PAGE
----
At Jean Nouvel’s New Sofitel Hotel: Pride goeth…

Le Loft in Sofitel: charmless staff, boring drinks, Fail!

The top floor of the new Sofitel across from Schwedenplatz seems to hang from heaven. A vast back-lit ceiling floats above the all-glass walls, silhouetting tiny people seated at tables. It had been beckoning me for months.

The hotel itself, a pile of trapezoidal black shapes slightly askew as if cut by a huge knife, is advertised as “pure 21st-century style”, the creation of international super-star architect Jean Nouvel. I entered the lobby with its black walls, carpets and sofas, and looked for the lift to the top floor. It’s hard to find. What was Mr. Nouvel thinking? Is a lift something to hide, like a WC?

Wandering around, I bumped into someone whose business seemed to be to ask yours. Was he security? Was there an unwritten dress code? Was he a promiscuity filter?

Luckily I passed his slightly rude inspection with my protestations of a reservation at Le Loft Bar & Lounge, so he showed me to a narrow corridor and the correct lift, one that stops only at E and 18. Too bad there’s no chance to check out the rooms: Allegedly they’re all white, all grey or all black. It crosseed my mind that an all-black room is probably only tolerable if used by the hour, but then one might have a problem with the sentry down below. Or maybe that was the point.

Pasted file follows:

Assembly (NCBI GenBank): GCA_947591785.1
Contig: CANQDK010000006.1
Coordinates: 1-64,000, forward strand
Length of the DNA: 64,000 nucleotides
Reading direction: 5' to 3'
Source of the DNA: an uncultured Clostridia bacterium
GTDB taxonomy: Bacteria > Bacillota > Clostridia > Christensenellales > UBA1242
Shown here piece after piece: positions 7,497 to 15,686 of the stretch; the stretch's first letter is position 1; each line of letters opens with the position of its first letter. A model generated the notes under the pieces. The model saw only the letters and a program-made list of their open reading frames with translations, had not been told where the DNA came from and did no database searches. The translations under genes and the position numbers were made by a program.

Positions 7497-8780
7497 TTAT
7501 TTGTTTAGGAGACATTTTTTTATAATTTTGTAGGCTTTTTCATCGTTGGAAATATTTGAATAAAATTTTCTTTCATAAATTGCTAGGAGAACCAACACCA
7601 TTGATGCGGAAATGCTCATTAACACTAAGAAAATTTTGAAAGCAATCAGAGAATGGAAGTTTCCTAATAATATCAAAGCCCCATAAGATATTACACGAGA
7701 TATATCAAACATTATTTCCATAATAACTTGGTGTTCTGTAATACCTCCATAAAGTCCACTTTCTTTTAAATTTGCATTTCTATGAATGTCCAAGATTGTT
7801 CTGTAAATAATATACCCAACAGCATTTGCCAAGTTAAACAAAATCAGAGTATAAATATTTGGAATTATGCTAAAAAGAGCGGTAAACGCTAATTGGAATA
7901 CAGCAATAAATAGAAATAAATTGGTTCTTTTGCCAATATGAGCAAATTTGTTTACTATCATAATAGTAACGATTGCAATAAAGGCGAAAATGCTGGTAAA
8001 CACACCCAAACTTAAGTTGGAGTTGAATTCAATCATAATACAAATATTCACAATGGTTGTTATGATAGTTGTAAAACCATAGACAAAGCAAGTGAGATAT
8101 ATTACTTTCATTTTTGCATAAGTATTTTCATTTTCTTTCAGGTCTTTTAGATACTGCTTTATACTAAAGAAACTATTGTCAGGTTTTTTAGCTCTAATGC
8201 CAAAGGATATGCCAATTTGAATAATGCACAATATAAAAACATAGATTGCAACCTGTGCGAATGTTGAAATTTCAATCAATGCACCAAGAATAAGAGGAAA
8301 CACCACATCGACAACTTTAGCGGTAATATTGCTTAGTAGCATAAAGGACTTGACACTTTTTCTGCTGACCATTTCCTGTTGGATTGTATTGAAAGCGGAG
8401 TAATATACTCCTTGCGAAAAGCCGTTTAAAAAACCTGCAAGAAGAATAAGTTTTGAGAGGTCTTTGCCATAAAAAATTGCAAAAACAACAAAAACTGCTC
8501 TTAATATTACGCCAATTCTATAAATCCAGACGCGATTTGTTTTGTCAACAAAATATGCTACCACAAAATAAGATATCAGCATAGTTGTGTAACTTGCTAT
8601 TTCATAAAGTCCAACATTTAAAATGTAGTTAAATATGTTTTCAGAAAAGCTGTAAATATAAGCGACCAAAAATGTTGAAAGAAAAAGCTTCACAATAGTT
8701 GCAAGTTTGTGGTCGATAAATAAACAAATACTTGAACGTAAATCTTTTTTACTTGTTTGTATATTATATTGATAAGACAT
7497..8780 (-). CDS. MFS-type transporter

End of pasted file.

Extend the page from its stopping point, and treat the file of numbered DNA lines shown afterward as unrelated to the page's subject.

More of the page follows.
…before a fall

The slick black interior of the lift was elegant though, and the ten-second ride gave me just enough time for my expectations to rise. The doors slid apart and I held my breath, ready to enter an exquisite world with Vienna at my feet.

Wrong. I was facing dirty dishes and piles of silverware on a side table, as well as some tacky bunches of birch tree trunks. And the cheese cart. Good thing I was holding my breath.

Cord barriers then herded me off to the right and a crowded juncture between restaurant and bar. Is this 21st-century style? I was led to the back corner next to the kitchen entrance by a rushed waitress who first spoke poor French, then poorer English. Why not just German? Well, at least I could see the whole place.

The music was loud, insistent and repetitive. And the ceiling outshines everything: Designed by Swiss artist Pipilotti Rist, the entire surface was a shimmering organic collage. Giant videos of peaches being squashed and moving lips were somehow grotesquely erotic. The intense colours make everyone first look pink (as in cotton candy) and then green (as in sickly).

The drink menu was divided between “white”, “grey” and “black”, the theme song of this place I guess. I finally caught someone’s attention and ordered a mojito. At most bars you can smell a mojito ten metres against the wind; at Le Loft I had a hard time believing those are mint leaves at the bottom of the glass.

Oh! Now I finally see what I came to see! A bird’s eye view of St. Stephen’s at night. I gazed out and felt as if I were in a bubble floating above the inner city. Remarkable. Gorgeous. Spectacular.

Why did it take so long to notice? Because the protagonist at luxury hotel Sofitel Vienna Stephansdom got lost somewhere among all the busy 21st-century stage props: the ceiling reflecting on the windows, the deadening nine-minute ceiling video-loops, the hectic personnel. I sip the melting ice in my glass. It tastes like water. Time to go.

Le Loft
Mon. – Sun., 12:00 – 2:00
2., Praterstraße 1
(01) 906 160

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